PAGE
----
|dc.description.abstract||Mastication is a complex process that transforms food into a bolus which can be swallowed
safely. However, it can be simplified within an engineering context, where the mouth is the
equipment carrying out a unit operation to convert ingested food (raw material) into a safe-to-swallow
bolus as the process output. Two questions emerge from this observation (i), ‘What
processes transform the food from its initial state into a bolus?’ and (ii), ‘How do humans
assess when the food is ready to initiate swallowing?’ This research examines these questions
and a mathematical model is developed which can track the bolus properties during
A range of common foods with contrasting textures were examined in an observational study
to investigate the rate processes of mastication. A wide range of breakdown pathways and
textures were observed, from the brittle fracture of carrots to the work softening of a fibrous
beef steak. However, despite differences in their structure and properties, breakdown is
dominated by a small number of rate processes. Size reduction and work softening occur at
occlusion and account for majority of the structural breakdown. Absorption, dissolution and
melting are generally more subtle. These are facilitated by mixing, which is the circulation,
gathering, folding and placement of food on the occlusal plane.
Mechanical sensory testing (MST) occurs simultaneously to breakdown as the food is
manipulated around the mouth during occlusion and between chews. During occlusion this
provides gross information about the toughness and hardness, whereas between chews the
tongue-palate interactions provide more detailed information about yield and flow. These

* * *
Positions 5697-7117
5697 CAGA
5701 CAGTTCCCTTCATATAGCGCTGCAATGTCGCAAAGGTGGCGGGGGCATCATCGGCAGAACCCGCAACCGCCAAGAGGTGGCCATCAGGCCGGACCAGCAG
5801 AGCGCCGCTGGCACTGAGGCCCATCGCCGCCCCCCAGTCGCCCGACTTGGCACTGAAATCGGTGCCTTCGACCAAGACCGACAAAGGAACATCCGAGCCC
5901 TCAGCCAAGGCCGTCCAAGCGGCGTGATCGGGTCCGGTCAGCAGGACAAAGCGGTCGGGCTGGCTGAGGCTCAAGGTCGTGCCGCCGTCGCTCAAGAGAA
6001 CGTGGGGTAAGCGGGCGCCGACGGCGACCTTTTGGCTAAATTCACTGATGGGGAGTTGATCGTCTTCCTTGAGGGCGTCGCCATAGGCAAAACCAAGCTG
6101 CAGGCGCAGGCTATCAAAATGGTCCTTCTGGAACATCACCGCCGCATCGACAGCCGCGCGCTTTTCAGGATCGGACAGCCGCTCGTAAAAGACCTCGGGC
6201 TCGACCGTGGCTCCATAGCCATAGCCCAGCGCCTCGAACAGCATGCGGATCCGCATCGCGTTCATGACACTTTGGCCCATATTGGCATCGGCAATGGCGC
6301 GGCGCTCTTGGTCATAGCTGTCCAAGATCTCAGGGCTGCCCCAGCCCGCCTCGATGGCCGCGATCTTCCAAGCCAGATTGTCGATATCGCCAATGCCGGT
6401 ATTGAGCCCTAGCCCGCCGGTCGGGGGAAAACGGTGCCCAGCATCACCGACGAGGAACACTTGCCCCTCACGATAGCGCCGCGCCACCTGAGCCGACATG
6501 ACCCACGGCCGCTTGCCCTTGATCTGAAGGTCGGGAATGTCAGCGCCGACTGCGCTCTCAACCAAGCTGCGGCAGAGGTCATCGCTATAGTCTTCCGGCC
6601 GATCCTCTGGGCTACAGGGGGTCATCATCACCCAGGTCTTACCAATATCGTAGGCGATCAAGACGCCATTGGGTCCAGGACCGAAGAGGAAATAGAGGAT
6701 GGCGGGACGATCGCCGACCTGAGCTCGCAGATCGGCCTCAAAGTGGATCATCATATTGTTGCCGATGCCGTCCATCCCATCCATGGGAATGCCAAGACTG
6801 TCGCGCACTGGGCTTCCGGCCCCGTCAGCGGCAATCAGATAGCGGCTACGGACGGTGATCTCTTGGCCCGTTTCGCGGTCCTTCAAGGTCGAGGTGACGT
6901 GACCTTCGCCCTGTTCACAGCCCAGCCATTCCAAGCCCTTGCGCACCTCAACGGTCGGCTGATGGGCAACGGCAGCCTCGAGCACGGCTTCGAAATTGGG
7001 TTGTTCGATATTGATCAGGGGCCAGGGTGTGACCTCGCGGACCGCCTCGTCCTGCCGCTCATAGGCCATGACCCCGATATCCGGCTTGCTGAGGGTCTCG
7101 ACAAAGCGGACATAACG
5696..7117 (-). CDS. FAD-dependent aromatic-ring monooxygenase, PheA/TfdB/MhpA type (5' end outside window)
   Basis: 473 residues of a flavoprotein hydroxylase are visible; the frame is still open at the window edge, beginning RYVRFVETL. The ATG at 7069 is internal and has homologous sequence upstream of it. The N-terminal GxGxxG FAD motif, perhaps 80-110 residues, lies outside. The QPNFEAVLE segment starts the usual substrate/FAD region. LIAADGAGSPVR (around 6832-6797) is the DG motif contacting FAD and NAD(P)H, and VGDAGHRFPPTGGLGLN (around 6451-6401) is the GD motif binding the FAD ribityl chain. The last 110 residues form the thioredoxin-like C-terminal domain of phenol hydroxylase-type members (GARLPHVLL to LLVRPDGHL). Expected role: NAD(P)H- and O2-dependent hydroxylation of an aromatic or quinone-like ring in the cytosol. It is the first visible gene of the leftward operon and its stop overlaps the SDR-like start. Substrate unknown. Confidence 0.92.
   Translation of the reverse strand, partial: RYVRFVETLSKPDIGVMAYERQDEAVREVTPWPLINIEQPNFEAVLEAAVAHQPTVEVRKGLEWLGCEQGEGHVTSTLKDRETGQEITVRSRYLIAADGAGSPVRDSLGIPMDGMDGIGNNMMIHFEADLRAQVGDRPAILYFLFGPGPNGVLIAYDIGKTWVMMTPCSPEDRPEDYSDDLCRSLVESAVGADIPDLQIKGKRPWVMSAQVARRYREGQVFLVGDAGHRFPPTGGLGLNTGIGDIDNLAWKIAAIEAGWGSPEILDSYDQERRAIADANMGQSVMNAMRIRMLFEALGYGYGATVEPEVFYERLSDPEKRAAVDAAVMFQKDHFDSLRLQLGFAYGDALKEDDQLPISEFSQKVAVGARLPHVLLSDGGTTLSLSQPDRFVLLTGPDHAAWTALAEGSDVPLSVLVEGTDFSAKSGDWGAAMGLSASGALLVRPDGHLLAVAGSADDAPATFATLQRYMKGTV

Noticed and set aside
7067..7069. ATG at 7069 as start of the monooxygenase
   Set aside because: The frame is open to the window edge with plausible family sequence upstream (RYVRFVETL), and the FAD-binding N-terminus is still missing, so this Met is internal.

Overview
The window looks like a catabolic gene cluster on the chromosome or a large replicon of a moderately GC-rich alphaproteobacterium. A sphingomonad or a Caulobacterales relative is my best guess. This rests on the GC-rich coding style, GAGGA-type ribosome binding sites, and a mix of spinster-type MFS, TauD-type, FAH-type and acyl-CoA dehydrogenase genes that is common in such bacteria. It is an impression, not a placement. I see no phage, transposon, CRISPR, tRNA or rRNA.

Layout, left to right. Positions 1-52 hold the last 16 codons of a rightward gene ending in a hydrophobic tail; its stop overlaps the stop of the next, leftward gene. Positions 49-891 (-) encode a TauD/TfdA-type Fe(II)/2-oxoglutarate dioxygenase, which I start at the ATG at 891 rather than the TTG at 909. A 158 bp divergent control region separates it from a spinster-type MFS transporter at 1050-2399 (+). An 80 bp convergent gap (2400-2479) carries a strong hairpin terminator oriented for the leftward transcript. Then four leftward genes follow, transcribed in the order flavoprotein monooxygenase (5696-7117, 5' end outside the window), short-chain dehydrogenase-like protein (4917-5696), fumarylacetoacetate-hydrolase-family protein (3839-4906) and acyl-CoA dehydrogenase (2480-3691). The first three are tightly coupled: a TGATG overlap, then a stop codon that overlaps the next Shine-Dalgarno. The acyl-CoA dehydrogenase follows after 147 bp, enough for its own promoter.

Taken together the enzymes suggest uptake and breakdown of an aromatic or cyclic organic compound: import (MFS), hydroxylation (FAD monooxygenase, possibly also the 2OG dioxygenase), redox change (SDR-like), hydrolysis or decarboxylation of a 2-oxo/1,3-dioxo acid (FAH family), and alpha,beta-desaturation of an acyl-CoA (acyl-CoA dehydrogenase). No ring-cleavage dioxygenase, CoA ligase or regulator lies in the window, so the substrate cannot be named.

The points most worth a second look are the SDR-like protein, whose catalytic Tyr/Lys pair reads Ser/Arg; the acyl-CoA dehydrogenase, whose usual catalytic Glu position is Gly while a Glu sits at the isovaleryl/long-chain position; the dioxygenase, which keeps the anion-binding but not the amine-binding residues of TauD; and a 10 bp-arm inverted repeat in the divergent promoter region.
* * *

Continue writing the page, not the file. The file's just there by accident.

MST’s assess the properties of volume, adhesion, bolus deformation, particle deformation and
particle size. Adhesion refers to the binding forces between the food particles and the oral
surfaces. Bolus deformation is important for boluses that do not contain individual particles. If
they do then swallowability is constrained by their size and individual deformability.
In order for safe swallowing, thresholds for each of the MST properties must be met. These
were justified using a hazard and operability study of swallowing, on the premise that
attempting to swallow a bolus which does not meet the threshold property could result in
aspiration or choking. As mastication proceeds, the properties assessed by the MST’s are
evaluated against the required threshold properties and contribute to the decision making
process of whether to swallow or continue chewing.
From this analysis, this work proposes a universal conceptual model of mastication that
combines the rate processes, the MSTs and a decision making model. The conceptual model
was then described mathematically. It is universal, that is, it is not specific to any food type,
because solid foods follow similar physical breakdown paths where occlusion is of primary
importance followed by the incorporation of saliva and the other rate processes. Model
parameters require in-vivo experiments about the breakdown dynamics of specific foods.
Subject variability was avoided by using single subject studies for three separate foods; brown
rice, a sweetened gelatine gel and peanuts embedded in a food matrix. Each case study
explored a limited number of rate processes and food properties. Bolus properties predicted
by the model were compared to the experimental data. The output of the model, including
particle size distribution and moisture content, closely matched the data during mastication
and at swallow point using input parameters fitted from the single subject experiments.
This work provides a platform for further research into mastication modelling. It is
recommended the mathematical model be expanded to mechanistically describe the mixing
and work softening of non-particulate food boluses. Additional experimental work would
achieve a better understanding of the heat transfer in the mouth which would improve the
models ability to handle heat sensitive foods.
The model developed here has the potential to aid future food design where a particular
breakdown pathway is desired and will reduce the number of time intensive in-vivo